– Double AA
    May 16, 2017 at 16:40
  • sefaria.org/…
    – Double AA
    Aug 24, 2023 at 18:38
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The Gemara discusses largely in Arvei Pesachim (tractate Pesachim 100–106) the problems of Havdalah at Seuda Shelishit, and the problem of leaving without bentsching. In Chullin 86b–87a, it discusses whether or not it's an interruption to leave in the middle of a meal to pray.

I shall separate your question into several sub-questions:

  1. When you come back from Maariv to bentsch where you ate, do you need to say Retzei? In other words, is it not contradictory to say Retzei after Ata Chonantanu and an entire weekday prayer?
  2. If we decide to answer to Question 1 that you cannot say Retzei, is there a reason to make all your possible to say Retzei?
  3. Is it allowed to leave the meal place without bentsching, l'chatchila, if you plan to continue the meal later? The same question may be asked if you clearly decided to finish yet the meal.
  4. When you leave to go pray, were there some people who stayed at the table and kept eating?
  5. Must you immediately make Havdalah, either via Maariv or on a cup or both, at nightfall?

  1. Bentsching for a Shabbat meal on Motza'ei Shabbat. The Gemara (Berachot 27b) discusses about praying of Shabbat on Erev Shabbat or of Motza'ei Shabbat on Shabbat. In Pesachim 105b, we see that we need delay the end of Shabbat as late as possible, to show that Shabbat is not a burden to us. We can conclude that we need to continue to keep all the laws of Shabbat and to say Retzei, even if we bentsch after nightfall. Orach Chaim 188:10 says that the reason to say Retzei is because the meal time is determined by when the meal started, not when it ended. See Magen Avraham at s"k 17, who says that despite that, after Maariv, he cannot say Retzei because it's a self contradiction to pray the weekday Maariv and then the Shabbat bentsching. Shulchan Aruch Orach Chaim 271:6 discusses whether the starting time or the ending time is the criterion. A nafka mina is that, if he already eat before Shabbat, and Shabbat entered before that, he had the time to bentsch (he already washed mayim achronim or said "hav lan venivrich"). He needs to bench on a first cup and then make Kiddush on a second cup. Concerning adding Retzei to the bentsching, the Shulchan Aruch reports this doubt. In Beit Yosef there, this question is reported in the name of the Rosh in a sugya in Pesachim. Is Retzei a duty linked to the blessing momentum, or to the eating momentum? The Rosh says that, e.g. the prayer of tashlumin of Shabbat Mincha made on Motza'ei Shabbat needs to be a weekday prayer. The Beit Yosef concludes according to the Orchot Chaim who that the starting time is the criterion. If he wants to continue the meal, this is another broad issue in the rishonim, not linked directly to other question.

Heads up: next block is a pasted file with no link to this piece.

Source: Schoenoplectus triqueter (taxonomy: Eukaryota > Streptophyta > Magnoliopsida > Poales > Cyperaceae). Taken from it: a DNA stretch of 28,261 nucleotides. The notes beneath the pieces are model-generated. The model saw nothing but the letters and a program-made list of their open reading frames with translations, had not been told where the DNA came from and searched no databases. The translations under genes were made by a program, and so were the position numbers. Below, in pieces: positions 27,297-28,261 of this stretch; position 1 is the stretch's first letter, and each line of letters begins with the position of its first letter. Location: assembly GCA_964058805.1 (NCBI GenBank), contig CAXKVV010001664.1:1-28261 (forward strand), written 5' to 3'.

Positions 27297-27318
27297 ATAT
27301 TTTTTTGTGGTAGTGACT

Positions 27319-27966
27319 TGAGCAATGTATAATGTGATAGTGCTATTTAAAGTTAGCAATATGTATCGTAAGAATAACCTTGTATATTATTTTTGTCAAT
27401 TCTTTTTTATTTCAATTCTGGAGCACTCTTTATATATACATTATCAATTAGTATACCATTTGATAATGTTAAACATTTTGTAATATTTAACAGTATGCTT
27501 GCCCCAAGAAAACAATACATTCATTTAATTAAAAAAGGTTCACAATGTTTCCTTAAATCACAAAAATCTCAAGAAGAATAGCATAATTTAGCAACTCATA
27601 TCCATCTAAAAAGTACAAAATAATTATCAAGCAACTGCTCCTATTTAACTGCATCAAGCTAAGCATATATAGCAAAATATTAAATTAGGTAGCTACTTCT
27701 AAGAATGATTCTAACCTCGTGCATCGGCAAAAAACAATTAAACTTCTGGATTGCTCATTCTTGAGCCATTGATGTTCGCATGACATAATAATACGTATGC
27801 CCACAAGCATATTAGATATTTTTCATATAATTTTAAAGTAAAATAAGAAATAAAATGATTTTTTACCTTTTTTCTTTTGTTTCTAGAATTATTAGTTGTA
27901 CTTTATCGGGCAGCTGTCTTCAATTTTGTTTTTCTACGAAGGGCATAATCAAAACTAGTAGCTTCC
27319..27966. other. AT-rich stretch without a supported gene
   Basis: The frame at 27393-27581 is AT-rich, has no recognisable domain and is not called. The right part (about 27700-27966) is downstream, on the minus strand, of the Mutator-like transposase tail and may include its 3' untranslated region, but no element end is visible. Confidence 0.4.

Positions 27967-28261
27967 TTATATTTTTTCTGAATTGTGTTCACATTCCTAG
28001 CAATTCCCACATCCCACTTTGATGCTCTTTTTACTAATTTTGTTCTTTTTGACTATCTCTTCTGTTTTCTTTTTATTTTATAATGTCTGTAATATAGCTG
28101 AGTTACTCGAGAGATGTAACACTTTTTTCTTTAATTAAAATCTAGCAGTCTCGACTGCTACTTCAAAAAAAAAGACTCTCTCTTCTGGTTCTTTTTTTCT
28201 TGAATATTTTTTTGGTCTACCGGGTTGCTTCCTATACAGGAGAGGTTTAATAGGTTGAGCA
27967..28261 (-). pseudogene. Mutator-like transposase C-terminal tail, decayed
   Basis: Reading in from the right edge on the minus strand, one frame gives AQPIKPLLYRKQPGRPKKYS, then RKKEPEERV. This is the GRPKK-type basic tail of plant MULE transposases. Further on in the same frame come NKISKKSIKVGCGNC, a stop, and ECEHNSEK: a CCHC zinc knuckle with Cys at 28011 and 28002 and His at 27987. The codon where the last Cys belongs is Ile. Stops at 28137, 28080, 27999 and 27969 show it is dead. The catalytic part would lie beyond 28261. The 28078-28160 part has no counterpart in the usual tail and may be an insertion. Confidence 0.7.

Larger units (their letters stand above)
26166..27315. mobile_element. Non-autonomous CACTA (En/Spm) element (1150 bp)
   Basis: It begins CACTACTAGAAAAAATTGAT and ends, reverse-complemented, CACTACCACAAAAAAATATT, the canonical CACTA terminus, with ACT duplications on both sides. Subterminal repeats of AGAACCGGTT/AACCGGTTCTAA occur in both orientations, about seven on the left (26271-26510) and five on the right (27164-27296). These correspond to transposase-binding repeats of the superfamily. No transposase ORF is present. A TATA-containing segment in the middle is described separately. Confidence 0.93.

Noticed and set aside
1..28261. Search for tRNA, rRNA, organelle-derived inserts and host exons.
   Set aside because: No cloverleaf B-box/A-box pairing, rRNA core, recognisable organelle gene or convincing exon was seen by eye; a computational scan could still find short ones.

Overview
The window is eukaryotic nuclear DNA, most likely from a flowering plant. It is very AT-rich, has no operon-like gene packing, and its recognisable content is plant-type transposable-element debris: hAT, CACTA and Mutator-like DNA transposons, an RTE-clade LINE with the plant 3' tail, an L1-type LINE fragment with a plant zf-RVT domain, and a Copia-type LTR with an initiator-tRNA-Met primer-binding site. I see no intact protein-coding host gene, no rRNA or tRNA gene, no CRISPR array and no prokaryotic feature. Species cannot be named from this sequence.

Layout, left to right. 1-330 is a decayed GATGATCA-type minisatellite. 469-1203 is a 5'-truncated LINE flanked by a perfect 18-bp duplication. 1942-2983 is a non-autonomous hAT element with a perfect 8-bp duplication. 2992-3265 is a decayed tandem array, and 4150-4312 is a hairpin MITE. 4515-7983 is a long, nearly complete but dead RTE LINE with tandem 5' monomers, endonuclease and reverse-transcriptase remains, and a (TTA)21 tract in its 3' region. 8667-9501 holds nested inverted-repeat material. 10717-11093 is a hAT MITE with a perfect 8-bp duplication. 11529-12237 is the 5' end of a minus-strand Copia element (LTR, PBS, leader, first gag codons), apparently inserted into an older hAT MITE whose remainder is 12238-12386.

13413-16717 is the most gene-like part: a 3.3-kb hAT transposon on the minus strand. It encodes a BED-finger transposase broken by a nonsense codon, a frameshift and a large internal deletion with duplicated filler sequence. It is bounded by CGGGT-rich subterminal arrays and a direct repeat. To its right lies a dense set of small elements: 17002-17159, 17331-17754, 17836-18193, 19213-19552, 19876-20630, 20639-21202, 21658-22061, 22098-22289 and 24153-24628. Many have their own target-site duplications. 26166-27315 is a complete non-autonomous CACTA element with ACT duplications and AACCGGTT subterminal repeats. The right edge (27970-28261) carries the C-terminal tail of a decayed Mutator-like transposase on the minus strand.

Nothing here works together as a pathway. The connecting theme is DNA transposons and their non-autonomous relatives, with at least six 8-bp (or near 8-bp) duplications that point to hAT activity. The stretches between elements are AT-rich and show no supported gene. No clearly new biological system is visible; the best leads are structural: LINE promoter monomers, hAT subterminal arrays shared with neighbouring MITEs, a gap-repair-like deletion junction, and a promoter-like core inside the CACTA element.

2. To leave the place of eating before bentsching. In Pesachim 101b, there are some examples in which it seems you may leave the meal with the intent to return and resume later. According to the Rashbam there, a special reason is needed to leave before bentsching, e.g. to eat elsewhere or mehirut Chatan and Kallah.

  3. Permission to leave without bentsching there is found only when they plan to return and resume eating (Rashi s.v. "keshehen yots'in"). It seems from the sugya that, if you don't plan to resume eating, it's forbidden to leave before bentsching. Even if you do plan to continue eating, you must make Havdalah on a cup before continuing (Pesachim 105a).

  4. If you prayed Maariv without changing your place (as you said in a comment). The first Tosafos in Chullin 87a reports two opinions about prayer in mid-meal. The first opinion, in the name of Rabbeinu Yom Tov, is that blessing or praying are interruptions, since one cannot pray and eat simultaneously. The second opinion is that an additional necessary condition is needed to create an interruption the interrupting act should be the end of something. (¹)

Is the pre-Maariv Torah study a sufficient reason to delay bentsching until after Maariv? I don't know what to think.

From the example of the Rabbeinu Yom Tov, we can perhaps see that he was allowing prayer before bentsching.


(¹): This part of the question is very well illustrated by the Chiddushei Ha'Rashba:

משתא וברוכי בהדי הדדי לא אפשר: יש מרבותינו הצרפתים ז"ל שהיה מוכיח מכאן דפעמים שאדם נזכר בתוך סעודתו שעדיין לא התפלל ומתפלל בתוך סעודתו, טעון ברכה למפרע, ואחר כך נוטל ידיו ובוצע, משום דמיכלי וצלויי בהדי הדדי לא אפשר, וכדאמרינן הכא דמשתי וברוכי בהדי הדדי לא אפשר. וזו דעת רבינו אלפסי ז"ל בפסחים בערבי פסחים גבי ארבע כוסות, והרב בעל התוס' ז"ל כתב דלא דמו כלל, דברכת המזון הוא דחשוב הפסק וכן כיסוי אי לאו טעמא דאפשר למשחט וכסוי בהדי הדדי משום דהני גמר מעשה נינהו, אבל תפילה לא הוי גמר והפסק דאטו מי שברך על הזיקים ועל הזועות בתוך סעודתו או אפילו בורא פרי הגפן מי חשבינן ליה הפסק וחוזר ומברך המוציא משום דמיכל וברוכי בהדי הדדי לא אפשר, ובהדיא אמרינן התם בפרק ערבי פסחים (קב, א) עקרו רגליהם לילך לבית הכנסת והניחו שם מקצת חברי' כשהן חוזרין אינן טעונין ברכה למפרע ולא לכתחילה, ואף על פי שמסתמא התפללו בנתים, וזו היא דעת רבי זרחיה ז"ל שם בפרק ערבי פסחים, וזה נ"ל עיקר, ויש עוד ראיות אחרות.‏

There was a French rabbi who was giving a proof from tractate Chullin which says that blessing is an interruption regarding meals, because blessing and eating together is impossible. The rule is as follows: If someone was eating and remembers that hasn't yet prayed, and he prays in mid-meal, after praying he must say the berachah achronah {in Tosafos too, bentsching is explicitly addressed but not in the Rosh there, and in Tur Orach Chaim 178. This is linked to another disagreement between the Rif and the Baal Ha'maor regarding two motsi for one bentsching.} and then wash his hands and bless Ha'motzi a second time on the bread.

The Rema on Orach Chaim 178:2 said that, for a mitzvah, it's okay to leave without bentsching, e.g. to go pray. See Biur Halacha there. Also see Beit Yosef, which compares the din of Tefila to the lecture (Maggid) interposed between the first and second cups of wine at the seder.

--> To bentsh before praying Maariv without changing locations. From the Rema, if it is a mitzvah overet, i.e. the only minyan is here and now, --> Not necessarily,

For a mitsva lo overet --> Yes, this is an obligation.